The book opens with a tribute to Mohamed Ousfour, pioneer of the seventh art at a time when “seeing a Moroccan armed with a camera [was] as rare if not as inconceivable as meeting a dinosaur at the end of the street,” because “Osfour, coming from a people deprived of a voice, illiterate, and crazy from sheer madness, had the reaction, ever so sound, when he went to the cinema, to say to himself: ‘And why not me?'” Bouanani then provides a timeline, distinguishes between feature films and short subjects, offers in the appendix a filmmaker’s dictionary, and insists on the importance of the creation, in 1980, of a support fund, making a “demarcation line” between the industry’s “infancy” from 1956 to 1980 and the consolidation of a domestic film industry. Actors, screenwriters, support structures, magazines, festivals and censorship: he is as interested in the works as he is in the conditions that surround their production.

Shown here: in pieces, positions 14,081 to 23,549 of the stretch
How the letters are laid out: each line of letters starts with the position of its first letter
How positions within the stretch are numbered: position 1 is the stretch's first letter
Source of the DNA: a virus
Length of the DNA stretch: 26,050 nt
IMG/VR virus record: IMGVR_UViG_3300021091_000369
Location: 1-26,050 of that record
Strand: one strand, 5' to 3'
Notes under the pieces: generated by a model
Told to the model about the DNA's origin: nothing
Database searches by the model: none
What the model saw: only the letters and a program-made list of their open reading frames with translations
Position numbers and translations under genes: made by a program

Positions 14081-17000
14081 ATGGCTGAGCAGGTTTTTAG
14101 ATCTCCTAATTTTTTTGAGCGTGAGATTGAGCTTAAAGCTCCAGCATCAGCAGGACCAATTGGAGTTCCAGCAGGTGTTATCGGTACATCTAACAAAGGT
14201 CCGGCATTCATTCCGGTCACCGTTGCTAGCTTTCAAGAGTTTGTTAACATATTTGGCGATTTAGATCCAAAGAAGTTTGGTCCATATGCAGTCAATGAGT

Manuscript by Ahmed Bouanani © D.R.

The great originality of his approach is that he does not begin his history with the independence of Morocco, in 1956, but instead considers the perspective bequeathed by colonial-era cinema. Despite the mediocrity of those works, Bouanani believed that some of them deserve to be “part of the collection of a national film library to be built” someday; for example, the works of André Zwoboda, “Daughter of the Sands” and “The Seventh Door,” a story of curiosity from which Bouanani’s book borrows its title. What interests Bouanani is how, over the long term, a visual heritage took shape. Attentive to the use of languages, he recalls that films were sometimes shot in two versions, one in French with French actors, the other with Arab actors, but…in classical Arabic!